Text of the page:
With a communication strategy in place, your current, former, and potential clients are more likely to stay engaged with and interested in your brand, and less likely to delete your messages or unsubscribe from your database.
You’ll build relationships of trust and loyalty – and communicate with the right people at the right time. Ultimately, you’ll stay top of mind, because regardless of the form of communication you choose – direct mail, Twitter, e-newsletters or marketing brochures – every point of contact is an opportunity to bring the promises behind your brand to the awareness of the potential purchaser.
Your communication strategy need not be complex, but at a minimum should consider the basics of your target audience, your core messages, and the language and tone you use. You’ll also want to consider the consistency and timing of your communications.
With whom do you communicate (or want to communicate)? Once you have a clear understanding of your target audience, you can tailor your communications to suit their needs. Ask yourself three questions about them:
- Who are they? By segmenting your database, you can tailor your communications to specific audiences.
- What do they need to know? This will impact your key messages.
- How do they communicate? This will determine the medium, frequency and style of language used.
Want more articles like this? Check out the communication skills section.
What do you want to get across to your audience? Is it what makes you unique, or why your audience should engage with you? It could simply add value through advice or education.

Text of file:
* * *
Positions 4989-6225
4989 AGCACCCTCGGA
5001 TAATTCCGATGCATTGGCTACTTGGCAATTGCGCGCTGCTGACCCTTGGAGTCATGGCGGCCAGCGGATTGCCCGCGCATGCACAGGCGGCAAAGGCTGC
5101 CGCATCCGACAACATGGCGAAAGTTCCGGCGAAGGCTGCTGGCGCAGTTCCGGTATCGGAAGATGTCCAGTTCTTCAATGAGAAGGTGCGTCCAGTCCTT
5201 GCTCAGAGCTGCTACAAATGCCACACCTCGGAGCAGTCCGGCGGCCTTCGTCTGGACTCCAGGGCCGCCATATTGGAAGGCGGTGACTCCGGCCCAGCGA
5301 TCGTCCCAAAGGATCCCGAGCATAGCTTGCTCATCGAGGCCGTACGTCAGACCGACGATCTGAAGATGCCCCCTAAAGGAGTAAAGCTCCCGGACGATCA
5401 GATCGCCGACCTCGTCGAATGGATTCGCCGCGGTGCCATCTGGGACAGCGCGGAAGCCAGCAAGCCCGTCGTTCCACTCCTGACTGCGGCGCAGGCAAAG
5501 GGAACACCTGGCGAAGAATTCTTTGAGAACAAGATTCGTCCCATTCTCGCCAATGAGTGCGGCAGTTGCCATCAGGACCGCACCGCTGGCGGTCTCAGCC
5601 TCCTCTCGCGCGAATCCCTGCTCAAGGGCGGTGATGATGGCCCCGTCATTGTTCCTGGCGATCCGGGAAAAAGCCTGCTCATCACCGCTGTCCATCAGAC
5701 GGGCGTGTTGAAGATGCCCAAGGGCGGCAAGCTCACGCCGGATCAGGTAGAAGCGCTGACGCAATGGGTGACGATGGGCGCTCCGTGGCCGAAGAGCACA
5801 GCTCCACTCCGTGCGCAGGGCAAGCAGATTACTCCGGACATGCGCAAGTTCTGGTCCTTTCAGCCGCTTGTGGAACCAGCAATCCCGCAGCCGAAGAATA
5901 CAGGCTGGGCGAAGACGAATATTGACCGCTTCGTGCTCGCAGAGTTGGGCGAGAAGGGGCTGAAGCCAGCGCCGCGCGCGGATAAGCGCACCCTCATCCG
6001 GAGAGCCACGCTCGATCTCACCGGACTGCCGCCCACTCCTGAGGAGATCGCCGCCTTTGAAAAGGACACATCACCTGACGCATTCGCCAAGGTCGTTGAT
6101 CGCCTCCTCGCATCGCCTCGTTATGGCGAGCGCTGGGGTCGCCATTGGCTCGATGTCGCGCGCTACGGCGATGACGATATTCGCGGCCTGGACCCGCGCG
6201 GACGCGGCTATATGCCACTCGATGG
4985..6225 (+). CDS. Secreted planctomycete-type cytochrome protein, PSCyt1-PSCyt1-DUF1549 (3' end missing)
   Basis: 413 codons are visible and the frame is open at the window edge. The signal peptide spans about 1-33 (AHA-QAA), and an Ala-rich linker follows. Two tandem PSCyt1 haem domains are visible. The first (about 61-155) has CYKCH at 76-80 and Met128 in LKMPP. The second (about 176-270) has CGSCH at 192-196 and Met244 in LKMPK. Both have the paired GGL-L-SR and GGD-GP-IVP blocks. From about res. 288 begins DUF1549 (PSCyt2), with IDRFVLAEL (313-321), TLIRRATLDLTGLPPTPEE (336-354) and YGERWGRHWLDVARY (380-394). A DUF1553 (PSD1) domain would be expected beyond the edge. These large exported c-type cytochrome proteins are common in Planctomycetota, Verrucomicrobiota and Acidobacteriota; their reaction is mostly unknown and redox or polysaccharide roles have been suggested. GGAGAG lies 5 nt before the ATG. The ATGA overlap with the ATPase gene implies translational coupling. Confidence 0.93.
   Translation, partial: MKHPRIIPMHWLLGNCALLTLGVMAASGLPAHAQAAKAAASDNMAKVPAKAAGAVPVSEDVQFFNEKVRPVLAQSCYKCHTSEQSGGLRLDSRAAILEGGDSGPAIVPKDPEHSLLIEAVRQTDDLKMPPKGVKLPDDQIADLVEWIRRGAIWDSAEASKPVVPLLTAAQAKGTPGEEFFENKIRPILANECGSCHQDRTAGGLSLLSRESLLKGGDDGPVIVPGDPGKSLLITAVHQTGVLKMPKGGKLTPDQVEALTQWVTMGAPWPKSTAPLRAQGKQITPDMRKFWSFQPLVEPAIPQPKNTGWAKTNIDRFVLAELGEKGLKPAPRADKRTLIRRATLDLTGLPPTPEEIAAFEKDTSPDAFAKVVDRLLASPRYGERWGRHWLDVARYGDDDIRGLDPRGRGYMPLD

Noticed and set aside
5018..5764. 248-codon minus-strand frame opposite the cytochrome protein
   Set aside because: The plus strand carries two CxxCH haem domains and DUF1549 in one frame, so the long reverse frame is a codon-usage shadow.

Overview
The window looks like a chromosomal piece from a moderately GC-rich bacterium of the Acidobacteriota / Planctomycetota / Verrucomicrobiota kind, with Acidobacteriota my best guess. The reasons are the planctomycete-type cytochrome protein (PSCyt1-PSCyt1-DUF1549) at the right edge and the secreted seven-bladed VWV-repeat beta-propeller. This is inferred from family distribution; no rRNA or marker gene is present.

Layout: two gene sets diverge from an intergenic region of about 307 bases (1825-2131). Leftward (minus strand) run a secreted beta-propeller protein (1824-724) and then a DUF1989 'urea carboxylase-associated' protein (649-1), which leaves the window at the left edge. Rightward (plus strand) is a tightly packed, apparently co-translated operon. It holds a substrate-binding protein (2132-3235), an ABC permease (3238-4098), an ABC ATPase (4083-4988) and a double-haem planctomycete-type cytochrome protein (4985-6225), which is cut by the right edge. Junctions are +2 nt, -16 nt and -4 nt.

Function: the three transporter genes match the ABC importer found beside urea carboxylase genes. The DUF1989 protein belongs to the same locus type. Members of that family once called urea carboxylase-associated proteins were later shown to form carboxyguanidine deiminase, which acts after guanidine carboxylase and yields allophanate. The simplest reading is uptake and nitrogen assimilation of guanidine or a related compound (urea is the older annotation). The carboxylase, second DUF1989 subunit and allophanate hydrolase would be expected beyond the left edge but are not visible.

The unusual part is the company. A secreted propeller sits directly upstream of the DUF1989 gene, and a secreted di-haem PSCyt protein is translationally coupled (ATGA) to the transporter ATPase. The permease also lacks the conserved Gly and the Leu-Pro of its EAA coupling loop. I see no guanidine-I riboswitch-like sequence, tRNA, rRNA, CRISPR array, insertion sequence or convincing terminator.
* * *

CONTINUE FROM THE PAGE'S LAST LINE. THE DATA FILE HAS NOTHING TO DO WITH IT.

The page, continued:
Your messages and language should reflect your brand and your objectives, and above all, should have a purpose. They should be crafted carefully and strategically – even for social media.
Above all, your messages must be relevant – otherwise your audience will disengage.
Language and tone
Your style of communication should reflect the personality of your brand and the needs of your audience.
Do your readers expect a formal, informal or persuasive edge to your material? Is your product technical? Will your readers understand your terminology? And do you respect their knowledge?
A message that is clear and concise ensures you won’t lose your readers.
Consistency and branding
Each time you ‘touch’ a client, you communicate your brand.
It goes without saying that clients should be exposed to the same look and feel (design, colour, logo and so forth) each time you make contact, but consistency in language and messaging is also important. Readers should get the same feeling of confidence through every channel of communication.
A style guide can keep you focused on your key messages and language.
A successful communications strategy strikes a subtle balance that keeps you top of mind without being annoying. It will nurture and sustain your relationship with clients, and keep them engaged and interested in your work.
Develop key messages and points of contact around a calendar of key dates that are relevant to your business and that of your audience. Examples might include monthly educational newsletters, daily Twitter feeds, appeals to acquire support for a gala dinner, or Christmas cards.
Do you have a formal communication strategy for your business, or do you prefer a more ad hoc approach? Please share your reasons and experiences with us below.